While skimming through it again, this note in Nancy Adler's book hit me with a few thoughts. Executives are more national abroad than they would be at home.

I am always wondering what it is to be "French", really. What does it mean? What do people think when they realize that I am French? But most importantly, what does it mean to me to be French? I've asked myself this question many a times, and I have never really come up with a satisfying answer.

The first time I asked myself this question was in the US, when I left home to study for two years in an international environment. I remember extending my hand in the first few days, presenting myself "Hi, I'm Delphine, from France". This "from France" turned out to be the most qualifying thing I could say about myself. Mind you, all of us were doing it, adding our country of origin to our name, but I realized that where the first name really does not tell much about a person, the fact that they're "from a country" tells a lot more.

In that international environment, I started thinking about what it was to be French. And this has followed me through my international perigrinations. I realize that being French is really something I am actually a little proud of, but... only when I am abroad. In the end, one's nationality is somehow defined in a negative way (more in the photography sense of the word), against things that are different from what they are "at home". There is the language, of course, which probably taints my use of other languages (I tend to make never-ending sentences in English and use too many parentheses, a typical French thing), but there is more.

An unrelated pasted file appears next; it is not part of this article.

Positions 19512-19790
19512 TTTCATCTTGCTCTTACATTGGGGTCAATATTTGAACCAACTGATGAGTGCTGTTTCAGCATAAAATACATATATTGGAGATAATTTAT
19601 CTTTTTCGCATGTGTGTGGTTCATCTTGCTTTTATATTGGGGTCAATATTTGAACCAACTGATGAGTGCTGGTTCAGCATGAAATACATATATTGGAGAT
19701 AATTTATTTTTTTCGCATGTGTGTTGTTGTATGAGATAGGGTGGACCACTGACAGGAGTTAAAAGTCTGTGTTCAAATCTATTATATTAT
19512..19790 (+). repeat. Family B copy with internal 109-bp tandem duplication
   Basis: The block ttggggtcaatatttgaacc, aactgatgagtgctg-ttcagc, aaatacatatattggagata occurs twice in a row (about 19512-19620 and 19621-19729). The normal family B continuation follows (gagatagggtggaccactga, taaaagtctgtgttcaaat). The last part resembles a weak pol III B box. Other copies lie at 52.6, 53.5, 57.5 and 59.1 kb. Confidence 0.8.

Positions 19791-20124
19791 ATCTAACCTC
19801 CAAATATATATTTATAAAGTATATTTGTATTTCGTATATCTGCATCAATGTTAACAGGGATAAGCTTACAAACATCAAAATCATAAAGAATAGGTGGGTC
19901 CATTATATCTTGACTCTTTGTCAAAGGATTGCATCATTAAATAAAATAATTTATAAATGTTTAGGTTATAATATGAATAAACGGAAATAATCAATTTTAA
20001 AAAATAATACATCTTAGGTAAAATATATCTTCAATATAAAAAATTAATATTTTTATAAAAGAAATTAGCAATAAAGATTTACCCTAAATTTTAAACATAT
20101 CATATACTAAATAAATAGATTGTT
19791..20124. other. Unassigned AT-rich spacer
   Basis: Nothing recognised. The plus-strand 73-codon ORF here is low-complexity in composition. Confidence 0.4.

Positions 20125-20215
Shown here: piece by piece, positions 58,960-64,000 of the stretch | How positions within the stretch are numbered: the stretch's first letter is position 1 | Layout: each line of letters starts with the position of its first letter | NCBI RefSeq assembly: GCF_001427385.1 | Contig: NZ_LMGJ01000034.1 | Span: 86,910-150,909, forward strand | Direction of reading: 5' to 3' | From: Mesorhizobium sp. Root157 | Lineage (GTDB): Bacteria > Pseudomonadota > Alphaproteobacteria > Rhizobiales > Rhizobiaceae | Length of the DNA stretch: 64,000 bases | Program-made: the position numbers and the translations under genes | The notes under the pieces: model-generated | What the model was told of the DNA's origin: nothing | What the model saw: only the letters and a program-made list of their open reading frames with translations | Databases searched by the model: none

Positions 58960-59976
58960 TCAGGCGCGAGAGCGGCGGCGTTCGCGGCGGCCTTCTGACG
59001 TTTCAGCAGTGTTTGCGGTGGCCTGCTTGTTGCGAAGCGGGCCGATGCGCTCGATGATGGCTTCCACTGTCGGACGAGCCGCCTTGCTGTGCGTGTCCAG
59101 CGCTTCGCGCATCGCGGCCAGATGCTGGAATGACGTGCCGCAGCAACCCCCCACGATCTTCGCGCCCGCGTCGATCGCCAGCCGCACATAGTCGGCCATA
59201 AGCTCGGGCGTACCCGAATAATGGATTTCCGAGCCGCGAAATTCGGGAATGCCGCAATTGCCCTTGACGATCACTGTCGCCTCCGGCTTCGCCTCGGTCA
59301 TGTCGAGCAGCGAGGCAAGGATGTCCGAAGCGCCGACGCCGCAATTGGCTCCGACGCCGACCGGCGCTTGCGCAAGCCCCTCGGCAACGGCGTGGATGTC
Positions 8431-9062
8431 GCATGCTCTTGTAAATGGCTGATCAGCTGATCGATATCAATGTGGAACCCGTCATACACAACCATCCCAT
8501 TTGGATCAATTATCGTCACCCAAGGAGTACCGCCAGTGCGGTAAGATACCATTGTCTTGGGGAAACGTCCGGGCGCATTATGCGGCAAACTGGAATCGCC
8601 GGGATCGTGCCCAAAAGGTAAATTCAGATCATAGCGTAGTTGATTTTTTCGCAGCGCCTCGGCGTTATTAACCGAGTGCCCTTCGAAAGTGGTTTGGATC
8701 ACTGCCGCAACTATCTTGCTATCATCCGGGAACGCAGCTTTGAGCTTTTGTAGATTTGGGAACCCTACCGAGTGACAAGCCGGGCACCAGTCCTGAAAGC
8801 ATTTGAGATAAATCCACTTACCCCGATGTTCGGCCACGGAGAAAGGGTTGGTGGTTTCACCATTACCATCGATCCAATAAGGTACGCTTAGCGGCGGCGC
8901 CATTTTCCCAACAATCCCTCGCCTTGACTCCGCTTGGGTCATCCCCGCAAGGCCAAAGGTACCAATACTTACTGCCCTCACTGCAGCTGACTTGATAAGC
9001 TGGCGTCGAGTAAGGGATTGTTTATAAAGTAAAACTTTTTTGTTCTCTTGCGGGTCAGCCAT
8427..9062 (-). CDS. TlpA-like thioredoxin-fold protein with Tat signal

I could say that there is the food, and the wine. It's kind of trivial, I guess, but it's very true. I make a point of cooking "à la française" in my German home, for example. But that really isn't it. There are both so many things that make me feel French, and so little. The whole church saga made me realize how anchored in me the separation between spiritual and administrative was, for example. Or the difficulty I have using "du" (the informal "you' in German), because it exists in French too but social codes are very different about when you can use it in France and Germany.

But these are all things that I hardly think about when I'm in France. Actually, I tend to be rather un-French when in France. On the contrary to many French people, I speak several languages or I defend the US for example.

The thing is, I believe that my being French is made of many many little trivail things, as well as of many fundamental values, thoughts and behaviours. I just don't know how to list them objectively.

One thing is sure, I am more French here in Germany, than I have ever been in France. But please, don't ask me why. Maybe just because I am not German?